ROME — In a vast makeshift courtroom in the region of Calabria, the toe of southern Italy's boot-shaped peninsula, 350 people went on trial this month in the biggest and most important organized crime trial in more than 30 years.
It took more than three hours to read out the names of the accused.
The landmark case pits one of Europe's most feared crime syndicates, the 'ndrangheta, against a man who has devoted his life to taking it down.
Nicola Gratteri, the lead prosecutor, who has become the public face of the trial, led the four-year investigation that preceded it. For Gratteri, a Calabrian with 30 years fighting the mob behind him, it's personal.
"I was born in Calabria, I love my land, and I want to see it free of the mafia," he said. "And that's what I have been doing since 1986 as a magistrate: fight the 'ndrangheta."
Gratteri said the massive investigation gathered 15,000 pages of evidence and intercepted 24,000 hours of conversations.
Mob association, murder, attempted murder, drug trafficking, extortion, loan sharking, disclosure of official secrets, abuse of office, possession of stolen goods and money laundering — these are just some of the charges that will be heard during a trial that is expected to last at least a year, with the court in the town of Lamezia Terme sitting six days a week.
"And while there are hundreds of defendants in the trial, this is just the beginning," Gratteri said.
On Thursday, 370 Italian police officers conducted several raids against the 'ndrangheta across the country, leading to dozens of arrests and the seizure of property, vehicles and bank accounts worth 300 million euros.
Gratteri said the group is "by far the most powerful, hard, violent mafia there is" — more so than the Sicilian Mafia. The 'ndrangheta, he said, is the only mafia group present on all continents, including the Americas.
Gratteri, 62, has spent much of the last three decades with bodyguards and police escorts nearby to protect him from credible threats on his life. He travels in an armored car and says he hasn't been to a restaurant in more than 20 years.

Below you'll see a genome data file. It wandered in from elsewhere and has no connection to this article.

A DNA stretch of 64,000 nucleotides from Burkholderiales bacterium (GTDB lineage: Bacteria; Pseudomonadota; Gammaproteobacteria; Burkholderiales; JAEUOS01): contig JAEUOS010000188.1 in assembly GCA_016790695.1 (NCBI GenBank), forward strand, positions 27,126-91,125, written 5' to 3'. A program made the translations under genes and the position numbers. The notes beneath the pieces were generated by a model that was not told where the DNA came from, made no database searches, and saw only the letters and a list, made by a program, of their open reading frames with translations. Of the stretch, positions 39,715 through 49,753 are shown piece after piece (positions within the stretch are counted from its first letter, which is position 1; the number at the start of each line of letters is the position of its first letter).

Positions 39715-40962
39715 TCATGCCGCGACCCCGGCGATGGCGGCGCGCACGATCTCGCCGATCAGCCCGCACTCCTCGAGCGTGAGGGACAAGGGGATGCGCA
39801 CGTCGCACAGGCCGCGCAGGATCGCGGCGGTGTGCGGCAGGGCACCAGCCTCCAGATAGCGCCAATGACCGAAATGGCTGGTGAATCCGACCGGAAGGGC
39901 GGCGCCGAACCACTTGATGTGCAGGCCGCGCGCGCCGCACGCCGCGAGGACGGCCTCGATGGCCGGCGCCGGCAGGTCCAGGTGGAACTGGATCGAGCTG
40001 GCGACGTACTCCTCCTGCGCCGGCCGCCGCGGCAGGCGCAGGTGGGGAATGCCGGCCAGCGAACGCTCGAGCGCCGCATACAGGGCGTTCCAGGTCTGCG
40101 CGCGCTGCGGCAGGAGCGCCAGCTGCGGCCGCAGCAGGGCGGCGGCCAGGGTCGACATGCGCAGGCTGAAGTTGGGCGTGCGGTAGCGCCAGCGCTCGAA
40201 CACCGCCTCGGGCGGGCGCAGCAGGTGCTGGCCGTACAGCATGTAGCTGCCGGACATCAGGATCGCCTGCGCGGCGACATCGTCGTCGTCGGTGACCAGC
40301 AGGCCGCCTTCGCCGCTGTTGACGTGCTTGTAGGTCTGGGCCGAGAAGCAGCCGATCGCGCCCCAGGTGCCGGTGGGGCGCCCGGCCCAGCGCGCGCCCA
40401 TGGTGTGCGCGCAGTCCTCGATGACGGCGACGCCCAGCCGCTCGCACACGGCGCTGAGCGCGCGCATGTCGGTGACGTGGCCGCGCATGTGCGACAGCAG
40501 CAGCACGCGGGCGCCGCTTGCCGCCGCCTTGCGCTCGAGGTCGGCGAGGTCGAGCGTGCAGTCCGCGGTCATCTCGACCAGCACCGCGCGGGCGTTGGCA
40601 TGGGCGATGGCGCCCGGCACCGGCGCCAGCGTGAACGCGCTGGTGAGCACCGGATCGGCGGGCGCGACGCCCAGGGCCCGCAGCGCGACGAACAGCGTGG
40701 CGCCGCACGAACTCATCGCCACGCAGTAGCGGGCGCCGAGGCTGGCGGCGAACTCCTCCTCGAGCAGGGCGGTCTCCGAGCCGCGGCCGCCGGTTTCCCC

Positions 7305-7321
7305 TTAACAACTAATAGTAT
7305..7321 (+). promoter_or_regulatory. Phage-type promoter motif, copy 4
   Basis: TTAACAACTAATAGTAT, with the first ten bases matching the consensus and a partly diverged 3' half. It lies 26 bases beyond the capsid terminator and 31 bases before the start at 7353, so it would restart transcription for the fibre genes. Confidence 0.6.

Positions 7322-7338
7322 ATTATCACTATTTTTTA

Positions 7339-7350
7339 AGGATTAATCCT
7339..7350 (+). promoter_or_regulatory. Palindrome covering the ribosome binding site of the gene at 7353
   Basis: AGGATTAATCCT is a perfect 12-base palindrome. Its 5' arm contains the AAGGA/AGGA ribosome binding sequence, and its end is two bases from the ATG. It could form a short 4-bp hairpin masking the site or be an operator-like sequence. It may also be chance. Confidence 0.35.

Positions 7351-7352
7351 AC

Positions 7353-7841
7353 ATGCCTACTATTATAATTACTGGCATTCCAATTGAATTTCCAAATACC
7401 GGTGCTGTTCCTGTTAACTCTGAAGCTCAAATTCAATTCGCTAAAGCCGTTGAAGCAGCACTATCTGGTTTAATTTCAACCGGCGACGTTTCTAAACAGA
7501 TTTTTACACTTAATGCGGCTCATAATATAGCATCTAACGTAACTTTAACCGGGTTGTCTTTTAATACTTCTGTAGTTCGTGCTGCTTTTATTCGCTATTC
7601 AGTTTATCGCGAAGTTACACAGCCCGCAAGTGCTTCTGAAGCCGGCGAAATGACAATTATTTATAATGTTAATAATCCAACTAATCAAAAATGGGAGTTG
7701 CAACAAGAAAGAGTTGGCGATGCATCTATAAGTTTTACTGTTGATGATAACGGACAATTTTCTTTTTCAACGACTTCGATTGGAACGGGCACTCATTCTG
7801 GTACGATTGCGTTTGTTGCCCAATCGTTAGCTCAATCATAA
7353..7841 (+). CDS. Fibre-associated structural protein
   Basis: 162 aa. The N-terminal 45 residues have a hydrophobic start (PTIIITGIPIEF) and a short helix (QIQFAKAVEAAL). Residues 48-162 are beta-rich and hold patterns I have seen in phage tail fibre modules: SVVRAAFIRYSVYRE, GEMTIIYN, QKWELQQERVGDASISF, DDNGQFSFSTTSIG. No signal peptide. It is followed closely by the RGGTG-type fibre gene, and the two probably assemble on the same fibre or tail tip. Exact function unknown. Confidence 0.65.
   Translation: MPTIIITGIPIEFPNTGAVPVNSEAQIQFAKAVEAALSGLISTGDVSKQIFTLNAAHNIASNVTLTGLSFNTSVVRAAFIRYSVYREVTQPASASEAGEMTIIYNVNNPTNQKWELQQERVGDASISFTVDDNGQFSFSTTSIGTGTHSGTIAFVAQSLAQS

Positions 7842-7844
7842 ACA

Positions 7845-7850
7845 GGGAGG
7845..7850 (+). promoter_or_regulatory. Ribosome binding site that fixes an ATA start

The courtroom, a converted call center in Lamezia Terme, has cages to hold defendants and space for 1,000 people. About 900 witnesses will give evidence over the next 12 months, with 400 lawyers in attendance.
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The 'ndrangheta — the name is derived from a Greek word meaning "society of men of honor" — has been tied to kidnappings, murders and international drug trafficking.
Authorities linked the group to the murders of six Italians in the German city of Duisburg in 2007, when the 'ndrangheta's notoriety was eclipsing that of Sicily's Cosa Nostra, the subject of Italy's last huge mob trial in 1986.
When a drug-related dispute involving the 'ndrangheta resulted in the killing of a 3-year-old boy in 2014 in the Calabrian town of Cassano all'Ionio, it shocked the nation. Pope Francis visited the town and comforted the boy's father before condemning the crime group.
Among the accused are several members of the Mancuso family, including the man suspected of being the kingpin, Luigi Mancuso, also known as "The Uncle," who served 19 years in prison for leading what prosecutors say is one of the 'ndrangheta's most powerful families.
Other defendants, prosecutors say, go by an array of colorful nicknames, including "The Wolf," "Fatty," "Sweetie," "Blondie," "Little Goat" and "The Wringer."
Gratteri said the 'ndrangheta started as "a group of shepherds" who specialized in kidnapping for ransom. In the 1990s, it began trafficking cocaine and became the biggest trader of the drug in Europe, he said.
The group invested and laundered money made from drug sales by buying up legitimate businesses across Europe, he said. But the group's reach goes much further.
"They also used the money to 'penetrate' the public administration by corrupting state servants, professionals, politicians, lawyers," Gratteri said.
Those public officials are also among the defendants, Gratteri said.
Antonio Nicaso, a lecturer at Queen's University in Ontario who is an expert on Italian crime groups, said: "The 'ndrangheta is one of the world's richest, most powerful and ruthless criminal organizations, with ramifications across the world. And yet it is one of the least known."
In 2013, the 'ndrangheta made 53 billion euros ($64.5 billion), more than Deutsche Bank and McDonald's combined, according to the Italian research group Demoskopika.
The trial is significant because it targets not just the crime family itself, but also the people who "gravitate" to it and enable it, Nicaso said, including senators, police chiefs, lawyers and local council members.
"One of the greatest strengths of the 'Ndrangheta is the ability to connect the underworld with the outer world," he said.
Claudio Lavanga reported from Rome; Patrick Smith reported from London.